Khaby Blade: from factory job to king of TikTok | TikTok

LLike many of us, Khaby Lame turned to TikTok in the early days of the pandemic. The Senegalese-Italian had just lost his job working in a factory in Chivasso, a suburb of Turin 12 miles north-east of the city centre, thanks to Covid and was at a loss for what to do.

Just as countless others did, he began posting videos – at first, videos in subtitled Italian, but later silent, up-close reactions to absurd events. Unlike most of us, Lame’s dalliance with the short-form video-sharing app turned serious. After an astronomical two years, the 22-year-old is now the king of TikTok.

In late June, Lame unseated Charli D’Amelio as the most followed creator on the app. “I feel like it’s time for someone else to have that spot, and I’m proud of him,” D’Amelio told attenders at Vidcon last month, an event held in Los Angeles celebrating the world of digital creators on platforms such as TikTok and YouTube.

Today Lame has 146 million followers on the app, where his profile reads: “If u wanna laugh ur in the right place.” The fame has brought him fortune: he recently agreed a sponsorship deal with the cryptocurrency firm Binance to hawk its services. He has previously helped Hugo Boss, standing alongside Kendall Jenner and Hailey Bieber in ads.

“It’s incredible to have watched Khaby’s journey to TikTok stardom,” says Rich Waterworth, the general manager for Europe at TikTok. “In just two years he’s gone from creating comedy skits in his bedroom to becoming the first creator in Europe and the second in the world to surpass the milestone of 100 million followers.”

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But how did someone working in a factory just over two years ago end up as the world’s most famous funnyman, a spiritual successor to the exasperated reactions of Buster Keaton?

If the Tinseltown star was the 20th century’s “great stone face” for his downtrodden demeanour, Lame is TikTok’s 21st-century equivalent, letting elaborate viral videos on everything from double-jointed contortionists to getting keys out of your locked car play out, and then cruelly undercutting them with a roll of the eyes.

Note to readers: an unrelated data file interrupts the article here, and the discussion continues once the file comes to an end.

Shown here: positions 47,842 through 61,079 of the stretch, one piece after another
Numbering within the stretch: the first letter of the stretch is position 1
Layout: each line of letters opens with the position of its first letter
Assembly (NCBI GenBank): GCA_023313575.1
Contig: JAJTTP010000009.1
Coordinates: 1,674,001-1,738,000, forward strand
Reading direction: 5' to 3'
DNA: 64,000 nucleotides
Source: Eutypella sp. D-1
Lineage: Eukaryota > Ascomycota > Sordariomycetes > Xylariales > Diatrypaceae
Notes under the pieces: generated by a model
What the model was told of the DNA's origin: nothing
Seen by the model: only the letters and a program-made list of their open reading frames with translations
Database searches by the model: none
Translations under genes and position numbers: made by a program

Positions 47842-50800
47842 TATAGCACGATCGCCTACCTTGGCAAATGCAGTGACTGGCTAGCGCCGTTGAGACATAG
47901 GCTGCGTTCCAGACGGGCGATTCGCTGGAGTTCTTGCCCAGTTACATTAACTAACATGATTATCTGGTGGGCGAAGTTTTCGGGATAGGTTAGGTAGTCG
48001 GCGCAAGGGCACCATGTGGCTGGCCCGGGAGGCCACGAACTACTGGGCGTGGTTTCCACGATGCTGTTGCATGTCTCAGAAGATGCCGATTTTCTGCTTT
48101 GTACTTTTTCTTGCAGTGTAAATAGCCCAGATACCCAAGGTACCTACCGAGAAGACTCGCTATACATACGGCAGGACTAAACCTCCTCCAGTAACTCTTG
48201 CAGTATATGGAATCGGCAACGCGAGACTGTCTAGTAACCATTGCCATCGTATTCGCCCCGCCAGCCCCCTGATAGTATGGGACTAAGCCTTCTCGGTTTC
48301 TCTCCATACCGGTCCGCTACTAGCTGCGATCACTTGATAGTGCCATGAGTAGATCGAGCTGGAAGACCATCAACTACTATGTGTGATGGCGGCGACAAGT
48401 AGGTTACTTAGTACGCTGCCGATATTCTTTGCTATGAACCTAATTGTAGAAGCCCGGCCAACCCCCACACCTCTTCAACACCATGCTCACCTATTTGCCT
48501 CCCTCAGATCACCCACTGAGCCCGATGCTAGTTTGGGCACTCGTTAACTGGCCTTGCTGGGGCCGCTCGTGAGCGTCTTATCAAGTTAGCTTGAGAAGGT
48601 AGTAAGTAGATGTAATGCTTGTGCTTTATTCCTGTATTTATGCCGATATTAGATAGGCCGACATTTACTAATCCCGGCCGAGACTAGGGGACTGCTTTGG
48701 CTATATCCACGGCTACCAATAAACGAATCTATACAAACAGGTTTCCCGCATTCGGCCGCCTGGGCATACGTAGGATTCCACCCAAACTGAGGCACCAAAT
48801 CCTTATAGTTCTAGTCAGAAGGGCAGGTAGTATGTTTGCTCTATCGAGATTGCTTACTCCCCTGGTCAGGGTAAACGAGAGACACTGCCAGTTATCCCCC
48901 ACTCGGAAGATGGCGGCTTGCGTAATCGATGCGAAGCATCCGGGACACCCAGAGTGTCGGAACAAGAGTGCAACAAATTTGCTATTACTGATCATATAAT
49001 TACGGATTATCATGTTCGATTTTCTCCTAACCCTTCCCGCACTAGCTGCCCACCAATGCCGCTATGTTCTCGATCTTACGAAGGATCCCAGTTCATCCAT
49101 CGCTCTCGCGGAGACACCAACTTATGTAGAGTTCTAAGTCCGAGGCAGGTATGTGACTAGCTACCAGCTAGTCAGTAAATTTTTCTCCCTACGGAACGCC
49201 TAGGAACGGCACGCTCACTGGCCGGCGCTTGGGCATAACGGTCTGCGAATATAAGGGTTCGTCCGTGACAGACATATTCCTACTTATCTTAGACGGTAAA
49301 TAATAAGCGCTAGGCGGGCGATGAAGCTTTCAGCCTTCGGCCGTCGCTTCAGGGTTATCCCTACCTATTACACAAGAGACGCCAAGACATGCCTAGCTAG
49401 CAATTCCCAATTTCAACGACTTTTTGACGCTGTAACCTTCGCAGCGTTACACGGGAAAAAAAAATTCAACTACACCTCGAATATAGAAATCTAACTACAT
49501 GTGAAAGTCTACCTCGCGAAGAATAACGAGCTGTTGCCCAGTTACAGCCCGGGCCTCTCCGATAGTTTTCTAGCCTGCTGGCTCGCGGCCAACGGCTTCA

He’s so popular because of his everyman attitude, and the shtick he’s managed to perfect as his and his alone. “Khaby’s videos are short, silent and funny,” says D Bondy Valdovinos Kaye, a postdoctorate researcher at the University of Leeds and a co-author of an academic book on TikTok. “They cross language and cultural barriers. His earlier popular content made heavy use of the stitch feature, clipping a short segment of another video at the start of his video.”

Lame’s talents in poking fun at the odd wrinkles in everyday life are obvious – but he was also in the right place at the right time. When he first began picking up followers in late 2020 and early 2021, TikTok was best known as an app popular with teenagers dancing along to their favorite songs. “Khaby’s creative deadpan humor exemplified another side of TikTok that could offer an entry point for the uninitiated to explore what else the platform had to offer,” says Valdovinos Kaye.

“The fact he doesn’t say a word gives you a deeper bond with him,” says Timothy Armoo, the founder and former CEO of Fanbytes, a generation Z marketing agency. Armoo ​​compares it to locking eyes with a stranger in the middle of an unusual situation. “You don’t say anything, but you know exactly what the other person is thinking. That’s how you build a deep bond with someone.”

Lame is also attractive to companies looking to piggyback on his success and to stand out, says Armoo. “He doesn’t fit the stereotypical idea of ​​what an influencer is, so people root for him even more.” It’s that opposition to what D’Amelio is and represents – white, middle-class, already-rich America – that makes Lame so intriguing to audiences.

It also handily echoes what TikTok strives to be: a diverse, boundary-breaking platform that can propel anyone to superstardom without the gatekeepers of old media. While Instagram’s most followed celeb is Cristiano Ronaldo, images of whose abs are ogled by fans, and Twitter’s top three are the otherworldly trio of Barack Obama, Justin Bieber and Katy Perry, TikTok’s totem is altogether more prosaic.

About one-tenth of his audience is in the United States, 9% in Brazil and 5% in Mexico, according to internal TikTok data. Unusually for an influencer, he attracts male and female viewers almost equally.

“His success demonstrates how creativity expressed in a simple and authentic way can be a catalyst for engaging and connecting millions of people around the world,” says Waterworth. “Khaby’s story also embodies why TikTok is fast becoming the place to discover the brightest names and faces in entertainment.”

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